The effects of supercritical carbon dioxide processing on progesterone dispersion systems: a multivariate study

Falconer, James R., Wen, Jingyuan, Zargar-Shoshtari, Sara, Chen, John J., Mohammed, Farid, Chan, Judy and Alany, Raid G. (2012) The effects of supercritical carbon dioxide processing on progesterone dispersion systems: a multivariate study. AAPS PharmSciTech, 13 4: 1255-1265. doi:10.1208/s12249-012-9850-z


Author Falconer, James R.
Wen, Jingyuan
Zargar-Shoshtari, Sara
Chen, John J.
Mohammed, Farid
Chan, Judy
Alany, Raid G.
Title The effects of supercritical carbon dioxide processing on progesterone dispersion systems: a multivariate study
Journal name AAPS PharmSciTech   Check publisher's open access policy
ISSN 1530-9932
Publication date 2012-01-01
Year available 2012
Sub-type Article (original research)
DOI 10.1208/s12249-012-9850-z
Open Access Status Not Open Access
Volume 13
Issue 4
Start page 1255
End page 1265
Total pages 11
Place of publication New York, NY, United States
Publisher Springer
Language eng
Subject 3003 Pharmaceutical Science
Abstract The aim of this work was to investigate the effects of supercritical carbon dioxide (SC-CO2) processing on the release profiles of progesterone (PGN) and Gelucire 44/14 dispersion systems. A fractional factorial design was conducted for optimization of the particles from gas-saturated suspension (PGSS) method and formulation parameters and evaluating the effects of three independent responses: PGSS process yield, in vitro dissolution extent after 20 min (E 20) and t 1/2 for prepared PGN dispersion systems. The experimental domain included seven factors measured at two levels to determine which factors represent the greatest amount of variation, hence the most influence on the resulting PGN dispersion systems. Variables tested were temperature (A) and pressure (B) of the supercritical fluid, sample loading (C), SC-CO2 processing time (D), sonication (E), drug-to-excipient ratio (F) and orifice diameter into the expansion chamber (G). The analysis of variance showed that the factors tested had significant effects on the responses (p value <0.05). It was found that the optimum values of the PGSS process are higher pressure (186 bar), higher temperature (60 C), a longer processing time (30 min) and lower PGN-to-excipient ratio of 1:10. The corresponding processing yield was 94.7%, extent of PGN dissolution after 20 min was 85.6% and the t 1/2 was 17.7 min. The results suggest that Gelucire 44/14-based dispersion systems might represent a promising formulation for delivery of PGN. The preparation of PGN-loaded Gelucire 44/14 dispersion systems from a PGSS method can be optimized by factorial design experimentation.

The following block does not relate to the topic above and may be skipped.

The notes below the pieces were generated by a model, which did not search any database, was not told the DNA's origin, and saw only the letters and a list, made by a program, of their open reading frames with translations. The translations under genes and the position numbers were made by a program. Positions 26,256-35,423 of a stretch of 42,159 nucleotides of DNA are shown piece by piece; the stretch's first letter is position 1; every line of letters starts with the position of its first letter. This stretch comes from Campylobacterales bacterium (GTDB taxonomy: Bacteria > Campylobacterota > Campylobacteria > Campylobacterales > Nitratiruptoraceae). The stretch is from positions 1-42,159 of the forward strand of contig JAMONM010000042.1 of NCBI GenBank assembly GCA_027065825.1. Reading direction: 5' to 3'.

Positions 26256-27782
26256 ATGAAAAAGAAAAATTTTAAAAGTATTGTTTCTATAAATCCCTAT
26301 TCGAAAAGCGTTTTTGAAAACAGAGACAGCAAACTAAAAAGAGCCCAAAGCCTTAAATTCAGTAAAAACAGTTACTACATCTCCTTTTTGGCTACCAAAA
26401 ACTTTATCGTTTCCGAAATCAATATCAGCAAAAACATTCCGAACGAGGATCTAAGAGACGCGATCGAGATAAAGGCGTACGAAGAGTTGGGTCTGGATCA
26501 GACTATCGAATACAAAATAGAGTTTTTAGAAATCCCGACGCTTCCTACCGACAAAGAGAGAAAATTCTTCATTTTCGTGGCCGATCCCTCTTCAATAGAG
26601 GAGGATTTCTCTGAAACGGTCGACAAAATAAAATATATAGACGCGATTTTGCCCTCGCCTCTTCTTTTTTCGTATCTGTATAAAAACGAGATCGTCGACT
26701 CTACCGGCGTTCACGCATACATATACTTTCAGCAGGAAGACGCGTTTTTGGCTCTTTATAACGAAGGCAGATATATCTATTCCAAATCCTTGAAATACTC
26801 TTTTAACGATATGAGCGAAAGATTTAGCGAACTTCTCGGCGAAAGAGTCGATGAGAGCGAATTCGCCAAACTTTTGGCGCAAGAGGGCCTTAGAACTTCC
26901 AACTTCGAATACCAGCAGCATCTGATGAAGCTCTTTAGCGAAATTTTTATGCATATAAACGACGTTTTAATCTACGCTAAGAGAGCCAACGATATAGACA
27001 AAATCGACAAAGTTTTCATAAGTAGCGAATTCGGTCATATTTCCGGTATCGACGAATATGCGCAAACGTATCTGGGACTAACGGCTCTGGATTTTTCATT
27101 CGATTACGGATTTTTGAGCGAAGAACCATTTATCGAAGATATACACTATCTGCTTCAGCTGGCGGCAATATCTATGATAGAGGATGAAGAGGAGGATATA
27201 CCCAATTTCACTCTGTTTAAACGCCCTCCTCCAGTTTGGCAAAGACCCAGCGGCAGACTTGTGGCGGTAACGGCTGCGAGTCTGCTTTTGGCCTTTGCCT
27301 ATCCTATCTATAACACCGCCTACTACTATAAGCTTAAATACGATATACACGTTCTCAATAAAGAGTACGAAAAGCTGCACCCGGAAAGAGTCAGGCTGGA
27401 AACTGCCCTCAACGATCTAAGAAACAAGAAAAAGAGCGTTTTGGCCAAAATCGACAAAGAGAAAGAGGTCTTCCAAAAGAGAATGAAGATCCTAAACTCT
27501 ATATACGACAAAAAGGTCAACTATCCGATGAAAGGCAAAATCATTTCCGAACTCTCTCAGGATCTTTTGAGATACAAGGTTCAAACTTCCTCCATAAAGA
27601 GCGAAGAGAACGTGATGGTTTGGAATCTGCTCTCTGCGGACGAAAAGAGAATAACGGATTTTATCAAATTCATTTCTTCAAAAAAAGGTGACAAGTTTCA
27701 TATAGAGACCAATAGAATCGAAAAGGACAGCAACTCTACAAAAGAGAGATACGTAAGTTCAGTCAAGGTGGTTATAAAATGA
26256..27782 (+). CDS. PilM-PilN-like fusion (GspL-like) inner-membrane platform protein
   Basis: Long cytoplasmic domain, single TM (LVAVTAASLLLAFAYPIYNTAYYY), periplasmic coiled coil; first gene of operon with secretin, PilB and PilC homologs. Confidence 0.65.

Keyword Factorial design experiment
In vitro dissolution
Optimization
Particles from gas-saturated suspensions (PGSS)
Process yield
Q-Index Code C1
Q-Index Status Provisional Code
Institutional Status Non-UQ

Document type: Journal Article
Sub-type: Article (original research)
Collection: School of Pharmacy Publications
 
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